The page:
Birmingham Leonardo da Vinci
Birmingham’s exhibition of Drawings by Leonardo da Vinci has been a huge success according to official figures from Birmingham City Council. Over 30,000 people have visited the exhibition held at the Birmingham Museum & Art Gallery since it opened on January 13th. They are the highest attendance figures since the Staffordshire hoard.
The exhibition features ten drawings that have been selected to show the extraordinary scope of Leonardo’s interests: painting, engineering, botany, mapmaking, hydraulics, anatomy and sculpture.
Amongst the works included in the exhibition is The head of Leda (c.1505-6). The work, which is based on Greek mythology, is a preparatory drawing for the painting Leda and the Swan which was destroyed around 1700.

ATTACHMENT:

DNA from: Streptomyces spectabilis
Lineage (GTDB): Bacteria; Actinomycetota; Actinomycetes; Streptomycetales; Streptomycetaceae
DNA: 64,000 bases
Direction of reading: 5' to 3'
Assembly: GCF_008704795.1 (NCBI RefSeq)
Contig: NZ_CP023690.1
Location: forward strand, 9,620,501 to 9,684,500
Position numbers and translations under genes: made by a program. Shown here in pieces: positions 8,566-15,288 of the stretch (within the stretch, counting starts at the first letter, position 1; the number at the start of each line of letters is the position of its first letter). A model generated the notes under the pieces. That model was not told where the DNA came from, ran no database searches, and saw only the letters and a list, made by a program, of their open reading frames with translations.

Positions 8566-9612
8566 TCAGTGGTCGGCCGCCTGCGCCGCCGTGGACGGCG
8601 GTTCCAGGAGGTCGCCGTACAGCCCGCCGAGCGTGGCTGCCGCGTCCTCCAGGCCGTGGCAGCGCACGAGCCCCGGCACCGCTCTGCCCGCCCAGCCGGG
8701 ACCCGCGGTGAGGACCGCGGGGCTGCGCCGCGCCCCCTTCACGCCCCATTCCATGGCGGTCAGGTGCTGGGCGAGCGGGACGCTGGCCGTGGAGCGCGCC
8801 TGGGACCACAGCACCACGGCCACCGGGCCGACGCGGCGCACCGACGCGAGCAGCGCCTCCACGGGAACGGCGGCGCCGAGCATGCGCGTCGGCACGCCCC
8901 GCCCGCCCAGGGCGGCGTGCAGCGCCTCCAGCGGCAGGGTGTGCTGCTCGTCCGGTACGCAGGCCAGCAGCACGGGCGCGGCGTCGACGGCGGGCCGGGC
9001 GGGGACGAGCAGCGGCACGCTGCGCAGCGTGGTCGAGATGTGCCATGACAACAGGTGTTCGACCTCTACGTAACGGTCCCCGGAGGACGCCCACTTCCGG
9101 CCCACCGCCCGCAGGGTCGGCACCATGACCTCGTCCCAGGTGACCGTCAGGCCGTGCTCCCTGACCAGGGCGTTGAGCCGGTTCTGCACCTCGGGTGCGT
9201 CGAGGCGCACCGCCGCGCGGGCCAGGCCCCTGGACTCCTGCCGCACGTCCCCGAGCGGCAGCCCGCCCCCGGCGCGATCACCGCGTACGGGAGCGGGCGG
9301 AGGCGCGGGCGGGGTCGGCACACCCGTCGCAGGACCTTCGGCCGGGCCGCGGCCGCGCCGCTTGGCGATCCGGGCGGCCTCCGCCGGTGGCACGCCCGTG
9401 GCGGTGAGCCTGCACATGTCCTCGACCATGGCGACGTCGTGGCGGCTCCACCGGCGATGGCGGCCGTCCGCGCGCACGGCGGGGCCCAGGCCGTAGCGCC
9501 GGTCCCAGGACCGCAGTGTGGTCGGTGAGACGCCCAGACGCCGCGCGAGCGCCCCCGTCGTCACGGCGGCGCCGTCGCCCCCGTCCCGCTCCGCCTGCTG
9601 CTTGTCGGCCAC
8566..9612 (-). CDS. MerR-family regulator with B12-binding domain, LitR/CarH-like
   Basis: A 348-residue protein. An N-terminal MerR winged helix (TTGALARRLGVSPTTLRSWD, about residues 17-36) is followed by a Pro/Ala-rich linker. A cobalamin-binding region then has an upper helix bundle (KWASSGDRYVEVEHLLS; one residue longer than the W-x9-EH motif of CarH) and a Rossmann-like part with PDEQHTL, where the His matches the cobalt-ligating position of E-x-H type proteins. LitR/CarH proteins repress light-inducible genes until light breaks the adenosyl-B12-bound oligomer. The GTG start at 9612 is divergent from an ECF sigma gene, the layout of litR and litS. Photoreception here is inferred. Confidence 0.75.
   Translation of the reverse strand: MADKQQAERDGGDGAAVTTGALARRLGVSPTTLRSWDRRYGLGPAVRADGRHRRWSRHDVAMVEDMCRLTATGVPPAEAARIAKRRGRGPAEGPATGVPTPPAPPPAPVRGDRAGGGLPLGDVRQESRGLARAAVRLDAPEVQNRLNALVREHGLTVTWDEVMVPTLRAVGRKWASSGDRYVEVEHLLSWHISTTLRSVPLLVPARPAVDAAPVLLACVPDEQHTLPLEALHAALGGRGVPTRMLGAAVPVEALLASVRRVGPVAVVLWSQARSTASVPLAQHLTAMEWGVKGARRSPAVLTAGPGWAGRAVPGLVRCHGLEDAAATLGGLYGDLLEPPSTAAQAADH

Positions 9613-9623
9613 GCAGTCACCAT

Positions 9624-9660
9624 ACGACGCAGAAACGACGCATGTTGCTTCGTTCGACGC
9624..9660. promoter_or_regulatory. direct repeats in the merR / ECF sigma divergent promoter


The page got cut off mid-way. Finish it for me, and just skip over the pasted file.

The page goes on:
The drawing, which was acquired for the Royal Collection by Charles II shows Leda with a modest downward glance which characterises most of the women in Leonardo’s paintings. The artist has devoted minute attention to her complicated hairstyle of braided and interwoven plaits.
Cllr Martin Mullaney, said of the exhibition “I am delighted by the huge public response to this magnificent show at Birmingham’s world class Museum and Art Gallery.
“This exhibition, which marks the start of the Queen’s Diamond Jubilee celebrations, is further evidence of the city’s reputation for attracting high profile exhibitions that will bring both local people and visitors to the city.”
The exhibition at Birmingham Museum & Art Gallery runs until March 25th with free admission for all.